What is celiac disease?

When the body reacts to gluten present in food, antibodies are then released to protect against the perceived threat. These antibodies attack the lining of the intestine and, over time can even damage the lining of the small intestine where nutrients and vitamins and absorbed. This reaction is the most severe symptom of celiac disease, which is an autoimmune disorder. There is no known cause of celiac disease.

How is celiac disease treated?

There is no cure for celiac disease, but it is helpful if you can remove all traces of gluten from your diet to prevent the antibody reaction that damages the villi of the small intestine. Removing gluten from the diet can be difficult as wheat is a main source of gluten. Wheat is the main ingredient in most pasta and bread, but it is also added to processed foods. People with celiac disease must treat gluten with the same caution as people with severe food allergies – complete avoidance. 

Trying to conceive and celiac disease

People between the ages of 40 and 60 are usually the most likely to get diagnosed with the disease, but that does not mean younger people do not suffer from the condition. It is estimated that 1% of the population suffers from celiac disease, but the condition remains largely undiagnosed as symptoms mirror conditions such as irritable bowel syndrome. However, unlike irritable bowel syndrome, celiac disease is thought to affect both male and female fertility; making it difficult to conceive. The Canadian Celiac Health study reported that more than 14% of women with celiac disease faced infertility or miscarriage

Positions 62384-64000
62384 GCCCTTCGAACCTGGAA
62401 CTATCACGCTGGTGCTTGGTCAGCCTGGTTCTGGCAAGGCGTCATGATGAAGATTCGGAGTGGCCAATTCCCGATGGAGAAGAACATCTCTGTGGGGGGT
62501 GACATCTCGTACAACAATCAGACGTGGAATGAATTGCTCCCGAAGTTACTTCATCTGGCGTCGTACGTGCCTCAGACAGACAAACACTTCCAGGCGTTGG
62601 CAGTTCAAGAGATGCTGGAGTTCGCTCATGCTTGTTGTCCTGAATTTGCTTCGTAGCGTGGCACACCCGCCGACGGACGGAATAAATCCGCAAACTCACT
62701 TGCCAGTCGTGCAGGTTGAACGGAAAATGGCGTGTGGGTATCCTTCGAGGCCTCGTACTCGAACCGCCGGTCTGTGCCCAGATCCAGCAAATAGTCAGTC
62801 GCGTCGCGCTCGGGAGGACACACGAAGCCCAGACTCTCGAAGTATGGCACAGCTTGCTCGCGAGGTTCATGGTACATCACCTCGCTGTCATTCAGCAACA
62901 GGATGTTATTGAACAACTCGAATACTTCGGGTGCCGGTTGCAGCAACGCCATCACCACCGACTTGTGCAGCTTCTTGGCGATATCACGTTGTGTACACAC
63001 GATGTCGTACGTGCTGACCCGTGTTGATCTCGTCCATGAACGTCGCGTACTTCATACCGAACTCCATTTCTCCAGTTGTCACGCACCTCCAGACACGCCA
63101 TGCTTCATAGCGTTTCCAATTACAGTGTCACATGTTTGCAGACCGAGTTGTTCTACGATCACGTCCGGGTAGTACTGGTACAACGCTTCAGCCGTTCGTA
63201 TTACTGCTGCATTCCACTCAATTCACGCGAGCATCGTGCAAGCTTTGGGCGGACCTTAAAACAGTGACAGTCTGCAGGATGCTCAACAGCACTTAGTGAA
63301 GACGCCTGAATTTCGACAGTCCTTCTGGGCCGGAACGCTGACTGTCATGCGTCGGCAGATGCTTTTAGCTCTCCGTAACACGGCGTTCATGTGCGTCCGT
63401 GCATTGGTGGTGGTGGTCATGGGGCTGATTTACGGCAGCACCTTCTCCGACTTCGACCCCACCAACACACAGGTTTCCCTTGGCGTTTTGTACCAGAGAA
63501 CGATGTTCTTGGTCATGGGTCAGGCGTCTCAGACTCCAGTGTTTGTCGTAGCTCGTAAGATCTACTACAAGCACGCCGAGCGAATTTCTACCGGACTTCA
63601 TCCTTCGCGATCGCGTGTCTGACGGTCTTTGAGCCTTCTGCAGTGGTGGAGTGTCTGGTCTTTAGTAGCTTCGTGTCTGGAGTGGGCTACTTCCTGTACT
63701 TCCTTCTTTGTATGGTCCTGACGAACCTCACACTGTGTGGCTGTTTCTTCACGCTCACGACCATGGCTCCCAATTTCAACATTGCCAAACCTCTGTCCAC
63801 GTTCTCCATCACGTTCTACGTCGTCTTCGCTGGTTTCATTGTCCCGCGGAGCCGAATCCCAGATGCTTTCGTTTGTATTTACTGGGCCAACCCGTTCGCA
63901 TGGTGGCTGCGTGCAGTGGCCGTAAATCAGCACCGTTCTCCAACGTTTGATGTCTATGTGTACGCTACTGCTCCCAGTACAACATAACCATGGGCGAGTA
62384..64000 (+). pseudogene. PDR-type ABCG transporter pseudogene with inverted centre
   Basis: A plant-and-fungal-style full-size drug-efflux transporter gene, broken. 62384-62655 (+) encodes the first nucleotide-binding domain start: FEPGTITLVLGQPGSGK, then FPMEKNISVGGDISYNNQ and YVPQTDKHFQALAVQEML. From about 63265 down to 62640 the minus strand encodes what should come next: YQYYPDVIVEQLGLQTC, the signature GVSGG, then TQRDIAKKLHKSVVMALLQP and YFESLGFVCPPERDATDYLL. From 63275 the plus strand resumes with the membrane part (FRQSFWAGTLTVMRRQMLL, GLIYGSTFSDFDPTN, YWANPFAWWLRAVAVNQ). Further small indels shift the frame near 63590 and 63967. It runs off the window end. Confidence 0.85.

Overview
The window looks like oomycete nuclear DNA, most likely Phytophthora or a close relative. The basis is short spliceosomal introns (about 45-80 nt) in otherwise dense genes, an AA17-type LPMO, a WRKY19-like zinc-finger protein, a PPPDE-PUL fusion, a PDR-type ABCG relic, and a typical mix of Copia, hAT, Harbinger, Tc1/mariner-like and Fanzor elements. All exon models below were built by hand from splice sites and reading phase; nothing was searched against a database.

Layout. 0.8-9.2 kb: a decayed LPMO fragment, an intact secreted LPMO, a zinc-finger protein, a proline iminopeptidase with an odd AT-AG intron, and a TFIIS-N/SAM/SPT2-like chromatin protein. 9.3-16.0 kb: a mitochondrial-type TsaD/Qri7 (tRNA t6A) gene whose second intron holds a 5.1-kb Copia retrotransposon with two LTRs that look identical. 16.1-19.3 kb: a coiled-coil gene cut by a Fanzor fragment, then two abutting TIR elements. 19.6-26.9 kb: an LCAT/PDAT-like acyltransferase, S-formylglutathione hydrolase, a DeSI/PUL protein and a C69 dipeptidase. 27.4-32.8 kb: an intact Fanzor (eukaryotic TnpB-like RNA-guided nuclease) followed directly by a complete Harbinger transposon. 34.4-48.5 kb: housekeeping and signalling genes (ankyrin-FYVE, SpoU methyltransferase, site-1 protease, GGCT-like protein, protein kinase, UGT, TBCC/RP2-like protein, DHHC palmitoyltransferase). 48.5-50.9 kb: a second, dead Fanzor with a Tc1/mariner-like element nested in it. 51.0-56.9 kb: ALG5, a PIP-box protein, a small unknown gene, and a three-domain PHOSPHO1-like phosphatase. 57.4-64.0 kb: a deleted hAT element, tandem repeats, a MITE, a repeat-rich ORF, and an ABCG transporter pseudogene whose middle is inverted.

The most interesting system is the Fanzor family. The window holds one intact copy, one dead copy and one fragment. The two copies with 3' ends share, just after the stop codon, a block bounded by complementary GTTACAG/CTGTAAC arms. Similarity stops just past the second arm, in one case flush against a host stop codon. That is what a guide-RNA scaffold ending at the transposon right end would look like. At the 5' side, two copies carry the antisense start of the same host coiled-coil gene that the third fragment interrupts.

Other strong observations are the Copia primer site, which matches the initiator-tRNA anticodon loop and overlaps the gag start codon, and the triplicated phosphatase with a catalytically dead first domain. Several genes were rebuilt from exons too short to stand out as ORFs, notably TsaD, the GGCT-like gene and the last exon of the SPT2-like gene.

It is possible to carry a pregnancy to term with celiac disease without medical issues. It is vital to follow a strict gluten-free diet to keep any possible reactions and symptoms to a minimum prior to pregnancy. Gluten-free diets provide all the necessary vitamins, nutrients, and calories the body needs during pregnancy.

Medical issues are possible but tend to be reserved for those with undiagnosed celiac disease. If the condition is left untreated during pregnancy there may be an increased risk of preterm labor, anemia, and low birth weight. 


There is no reason that women with celiac disease cannot breastfeed. The autoimmune response that occurs with celiac disease is not passed on or triggered by antibodies in breast milk. Some doctors believe breastfeeding protects infants against celiac disease and other conditions involving immunity.

Read More:
Pregnancy Nutrition and Food Guide
Foods to Avoid During Pregnancy
Does Celiac Disease Cause Infertility?